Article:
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Kids out ‘Having a Go’

Posted at 9:08am Monday 04 Sep, 2017


Having a Go - Levi Jeffery and Alice Sampson. Photo Nikki South.

It was a bunch of kids; 13 special children from eight local schools including Rotorua, having a big sports meet – all adaptive indoor games and events designed for them and played by them at Parafed Bay of Plenty's first local ‘Have a Go Day.'

It was meant to be more about participating than competing – and offered kids with physical or visual impairment a chance to ‘have a go' in a safe, supportive and encouraging environment. But the competitiveness crept in.

Eight-year-old Ellie Jones of Te Puna was there. “She tried everything, like all the children,” says Mum Alexia Skipper-Jones. Badminton, boccia which is a cross between petanque and indoor bowls, goal ball and athletics.

“Ellie mostly enjoyed running because she is good at it, and boccia because she succeeds there too.” She also adores Stacey Roche, the 2000 Paralympic boccia captain who supervised the boccia at the ‘Have a Go Day.' Ellie also has a soft spot for Monique Eades who oversaw track athletics.

Badminton is played with hand and balloon. “Kids love balloons,” says Parafed's Leanne Flanders. “They are wonderful for their skill development and give the kids a starting point.”

Then, depending on ability, they can advance to racket and balloon and perhaps the shuttlecock itself. And there was goalball – for the visually impaired. Everyone is blindfolded so no one is advantaged or disadvantaged. There is a ball with bells and players use their bodies to block the ball from getting in the goal.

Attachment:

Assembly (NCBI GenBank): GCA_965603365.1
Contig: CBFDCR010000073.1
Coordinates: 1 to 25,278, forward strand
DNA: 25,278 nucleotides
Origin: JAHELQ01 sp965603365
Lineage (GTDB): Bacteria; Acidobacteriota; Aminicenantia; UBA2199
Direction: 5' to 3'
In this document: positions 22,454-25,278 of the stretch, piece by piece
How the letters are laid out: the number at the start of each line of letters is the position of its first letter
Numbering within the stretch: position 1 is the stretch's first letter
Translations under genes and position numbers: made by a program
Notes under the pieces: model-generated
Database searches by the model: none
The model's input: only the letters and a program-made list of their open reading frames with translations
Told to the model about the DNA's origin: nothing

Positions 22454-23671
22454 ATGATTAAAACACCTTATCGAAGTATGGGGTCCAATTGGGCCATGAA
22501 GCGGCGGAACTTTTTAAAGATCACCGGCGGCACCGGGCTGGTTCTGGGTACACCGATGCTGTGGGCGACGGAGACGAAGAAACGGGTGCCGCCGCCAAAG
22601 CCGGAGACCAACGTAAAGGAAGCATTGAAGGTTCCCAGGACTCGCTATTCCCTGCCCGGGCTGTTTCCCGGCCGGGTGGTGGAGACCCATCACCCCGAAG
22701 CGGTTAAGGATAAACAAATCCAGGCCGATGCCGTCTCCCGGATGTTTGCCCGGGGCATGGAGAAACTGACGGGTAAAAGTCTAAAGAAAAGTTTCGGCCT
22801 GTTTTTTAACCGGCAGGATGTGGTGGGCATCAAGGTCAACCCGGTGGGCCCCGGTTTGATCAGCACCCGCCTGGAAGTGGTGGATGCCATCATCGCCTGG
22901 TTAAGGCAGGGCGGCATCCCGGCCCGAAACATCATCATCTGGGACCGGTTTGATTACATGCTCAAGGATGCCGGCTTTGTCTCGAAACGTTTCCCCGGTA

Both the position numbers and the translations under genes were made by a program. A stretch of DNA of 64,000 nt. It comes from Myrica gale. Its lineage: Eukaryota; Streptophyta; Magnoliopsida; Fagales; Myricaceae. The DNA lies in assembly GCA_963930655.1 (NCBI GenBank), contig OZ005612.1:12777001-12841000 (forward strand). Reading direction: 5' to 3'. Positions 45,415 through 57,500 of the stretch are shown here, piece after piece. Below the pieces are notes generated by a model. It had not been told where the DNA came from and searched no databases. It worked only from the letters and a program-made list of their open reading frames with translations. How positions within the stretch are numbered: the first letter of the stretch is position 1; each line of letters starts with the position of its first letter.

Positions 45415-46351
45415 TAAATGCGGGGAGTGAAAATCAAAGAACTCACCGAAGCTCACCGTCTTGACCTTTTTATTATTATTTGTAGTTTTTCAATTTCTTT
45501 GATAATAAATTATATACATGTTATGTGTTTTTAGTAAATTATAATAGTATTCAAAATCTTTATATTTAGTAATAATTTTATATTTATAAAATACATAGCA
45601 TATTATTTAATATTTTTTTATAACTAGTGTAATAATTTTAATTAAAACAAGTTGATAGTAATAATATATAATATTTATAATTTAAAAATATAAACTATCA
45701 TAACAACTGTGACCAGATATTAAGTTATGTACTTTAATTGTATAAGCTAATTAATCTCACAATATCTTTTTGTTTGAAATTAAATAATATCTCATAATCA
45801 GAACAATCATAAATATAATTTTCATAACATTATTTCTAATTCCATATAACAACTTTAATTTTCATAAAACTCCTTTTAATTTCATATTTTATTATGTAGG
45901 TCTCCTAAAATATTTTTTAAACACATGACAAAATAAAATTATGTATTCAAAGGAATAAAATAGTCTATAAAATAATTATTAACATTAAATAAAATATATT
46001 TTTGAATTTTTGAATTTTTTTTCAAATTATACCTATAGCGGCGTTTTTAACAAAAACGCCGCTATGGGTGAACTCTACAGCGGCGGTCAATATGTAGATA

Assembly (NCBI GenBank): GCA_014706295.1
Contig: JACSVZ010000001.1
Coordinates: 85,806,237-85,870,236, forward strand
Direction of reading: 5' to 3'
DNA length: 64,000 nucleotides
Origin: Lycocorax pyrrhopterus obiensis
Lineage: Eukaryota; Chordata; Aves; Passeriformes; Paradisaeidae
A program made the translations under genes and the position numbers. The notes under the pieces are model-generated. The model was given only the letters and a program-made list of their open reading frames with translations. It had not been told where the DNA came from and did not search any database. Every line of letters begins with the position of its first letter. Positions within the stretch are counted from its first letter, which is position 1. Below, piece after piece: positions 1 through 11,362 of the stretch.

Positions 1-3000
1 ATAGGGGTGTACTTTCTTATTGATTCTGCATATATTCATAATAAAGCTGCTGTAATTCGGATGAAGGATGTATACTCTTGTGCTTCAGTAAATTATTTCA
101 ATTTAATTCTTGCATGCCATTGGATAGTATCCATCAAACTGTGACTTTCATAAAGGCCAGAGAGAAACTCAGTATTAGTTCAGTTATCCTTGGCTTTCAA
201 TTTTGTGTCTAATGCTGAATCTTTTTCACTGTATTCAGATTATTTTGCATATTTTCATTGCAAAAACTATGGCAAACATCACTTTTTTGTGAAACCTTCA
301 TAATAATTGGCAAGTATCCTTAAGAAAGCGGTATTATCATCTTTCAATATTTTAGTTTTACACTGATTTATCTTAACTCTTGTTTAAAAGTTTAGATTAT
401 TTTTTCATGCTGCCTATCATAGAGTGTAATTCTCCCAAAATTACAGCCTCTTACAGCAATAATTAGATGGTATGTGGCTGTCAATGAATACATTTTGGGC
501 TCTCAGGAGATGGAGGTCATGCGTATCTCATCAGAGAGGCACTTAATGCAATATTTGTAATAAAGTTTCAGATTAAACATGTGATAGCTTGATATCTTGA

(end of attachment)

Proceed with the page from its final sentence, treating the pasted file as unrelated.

And there was a demonstration game of wheelchair rugby to show the kids sports that are available to them down the track.

The day was run in conjunction with Bay of Plenty sport professionals who supervised the various codes. It was about exposing kids to new sports and experiences. But it was also about recruiting kids for Parafed's planned youth development programme.

“It was cool to see, a really great time,” says Leanne. “And when we got boccia, you see the competitive streaks coming out.” Organisers thought the kids would tire. “But they were ready for anything,” says Leanne.

Some of the kids are Aucklandbound for the Junior Disability Games next month. Parafed says it's grateful for the help of the schools involved, supporters and volunteers from the Sport Bay of Plenty youth programme.

Parents who would like their children to be involved in the ongoing activities should call Leanne on 027 727 2333 or email leanne@parafedbop.co.nz

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COMMENTS


Good fun, BUT----!

Posted on 04-09-2017 18:56 | By Papamoaner

By the time these kids reach 40 they'll likely be candidates for knee replacements and god knows what else. Exercise involving bone-jolting from a young age upwards, is so important. Sadly, this is the way the world seems to be heading. Not all people, but many.



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